Residential builders across the nation are ditching Nest smart-home products as parent-company Google limits Nest’s compatibility to Google devices, according to a Bloomberg report published on Thursday.

When Google purchased Nest for $3.2 billion in 2014, Nest’s smart thermometers, smoke alarms and locks were compatible with a wide range of products from other manufacturers through the company’s “Works with Nest” program.

However, after a failed attempt to sell Nest to Amazon in 2016, Google decided to merge Nest into its internal hardware division that includes Google’s laptop and tablet products, explained ArsTechinca in a timeline.

During the company’s I/O in May 2019, they announced Nest would be fully integrated into Google — meaning that users would need a Google account and access to Google Home and Google Assistant to use their thermometers, smoke alarms and locks.

“Google’s home automation hardware is now Nest,” a Wired article published shortly after the announcement reported. “But before the smart-thermostat startup – acquired in 2014 – could become one of Google’s biggest brands, it had to be broken down and devoured by the tech giant.”

Fast forward six months, and it seems Google’s bet isn’t paying off, as one of Nest’s largest consumer demographics — homebuilders — are turning their backs.

“But for builders, it’s just a pain because Nest devices no longer work so well with the other gadgets they install in homes, such as audio and entertainment systems, and alarms and other security gear,” Bloomberg’s report states.”It’s also a less enticing user proposition with all the privacy permissions that Google Assistant requires.”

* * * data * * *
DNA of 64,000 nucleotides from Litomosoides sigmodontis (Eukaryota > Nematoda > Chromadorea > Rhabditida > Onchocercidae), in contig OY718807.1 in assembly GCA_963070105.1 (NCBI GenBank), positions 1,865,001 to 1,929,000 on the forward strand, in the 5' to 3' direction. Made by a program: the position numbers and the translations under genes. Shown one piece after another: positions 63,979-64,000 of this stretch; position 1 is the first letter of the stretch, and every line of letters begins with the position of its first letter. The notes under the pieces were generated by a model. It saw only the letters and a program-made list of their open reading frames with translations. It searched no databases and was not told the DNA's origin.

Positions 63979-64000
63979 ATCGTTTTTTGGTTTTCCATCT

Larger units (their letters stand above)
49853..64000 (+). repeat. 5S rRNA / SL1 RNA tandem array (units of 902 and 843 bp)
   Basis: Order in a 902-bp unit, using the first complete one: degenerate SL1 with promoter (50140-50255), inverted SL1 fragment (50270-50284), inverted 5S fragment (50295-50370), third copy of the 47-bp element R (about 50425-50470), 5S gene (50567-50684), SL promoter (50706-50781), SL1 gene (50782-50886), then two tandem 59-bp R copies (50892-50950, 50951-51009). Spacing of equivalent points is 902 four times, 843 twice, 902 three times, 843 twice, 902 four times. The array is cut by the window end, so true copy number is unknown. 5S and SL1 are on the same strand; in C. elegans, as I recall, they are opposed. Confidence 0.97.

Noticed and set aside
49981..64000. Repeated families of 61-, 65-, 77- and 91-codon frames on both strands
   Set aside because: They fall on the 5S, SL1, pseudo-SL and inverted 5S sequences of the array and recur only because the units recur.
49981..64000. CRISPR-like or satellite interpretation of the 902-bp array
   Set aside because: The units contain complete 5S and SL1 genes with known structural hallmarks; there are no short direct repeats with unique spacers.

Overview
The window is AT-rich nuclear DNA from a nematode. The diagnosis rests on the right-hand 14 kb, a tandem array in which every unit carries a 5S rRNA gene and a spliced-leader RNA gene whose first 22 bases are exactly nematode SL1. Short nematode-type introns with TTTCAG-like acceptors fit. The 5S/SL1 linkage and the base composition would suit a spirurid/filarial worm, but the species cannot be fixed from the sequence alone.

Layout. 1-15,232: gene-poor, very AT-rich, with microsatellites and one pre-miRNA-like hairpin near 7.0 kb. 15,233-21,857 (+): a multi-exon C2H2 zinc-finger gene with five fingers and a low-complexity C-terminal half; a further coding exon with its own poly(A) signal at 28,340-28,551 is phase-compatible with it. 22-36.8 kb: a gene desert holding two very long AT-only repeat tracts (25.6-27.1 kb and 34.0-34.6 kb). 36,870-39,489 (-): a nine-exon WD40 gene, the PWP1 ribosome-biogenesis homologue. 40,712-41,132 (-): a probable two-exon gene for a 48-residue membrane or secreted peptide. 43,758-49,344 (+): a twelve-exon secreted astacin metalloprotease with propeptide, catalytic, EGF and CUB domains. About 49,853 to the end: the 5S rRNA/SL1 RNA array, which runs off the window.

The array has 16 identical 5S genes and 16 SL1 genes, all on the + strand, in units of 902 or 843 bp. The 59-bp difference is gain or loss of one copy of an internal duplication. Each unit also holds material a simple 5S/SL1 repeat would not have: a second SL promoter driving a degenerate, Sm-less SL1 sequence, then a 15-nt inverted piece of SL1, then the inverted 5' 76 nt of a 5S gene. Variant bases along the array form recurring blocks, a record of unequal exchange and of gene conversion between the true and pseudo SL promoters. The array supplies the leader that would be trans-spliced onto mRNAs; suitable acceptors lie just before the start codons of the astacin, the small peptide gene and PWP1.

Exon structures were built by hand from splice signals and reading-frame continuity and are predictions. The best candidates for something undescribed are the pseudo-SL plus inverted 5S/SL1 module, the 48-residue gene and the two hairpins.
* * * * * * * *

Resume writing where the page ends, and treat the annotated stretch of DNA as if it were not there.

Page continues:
Two of the nation’s largest building companies, CA Ventures, and Bravas Group, told Bloomberg they’ve begun using other brands to fulfill their smart home needs.

“We’ve stopped,” CA Ventures Vice President of Technology Mark Zikra said. “In an apartment complex, we’re talking about 200, 300 devices that would be installed in one swoop, and then all of a sudden everyone moves in.”

“We don’t have the luxury of being able to say, ‘Hey are you a Google person or are you a Honeywell person?'”

Bravas Group Chief Technology Officer Sean Weiner says Google’s decision to limit Nest’s compatibility places builders at a disadvantage.

“If we put that control in the hands of Google, we’ve lost that control,” he noted.

“We were more or less forced into the switch,” added independent contractor David Berman. “When people buy a connected device, they expect it to connect. That’s not something that happens with Nest anymore.”

As builders find alternatives, Nest’s sales could take a hit. Google disclosed Nest’s financials for the first time in April 2018 when Nest generated approximately $726 million in revenue.

However, financial news site The Motely Fool says that was likely a “one-time peek,” since Google recategorized Nest’s place within the company’s quarterly financial reports.

“Going forward, Nest will be aggregated within ‘Google other revenues,’ which includes other hardware products like Pixel phones, Google Cloud, and digital content sold through Google Play,” The Motely Fool reported.

“The search giant reported $14.3 billion in other revenues last year, and retroactively adding Nest’s sales to that segment brings Google other revenues to just over $15 billion for 2017.”

Google refused to share specifics about Nest during its latest earnings call, keeping in line with what MarketWatch calls the company’s “habitual reluctance to break out specific financial performance figures.”

Email Marian McPherson.

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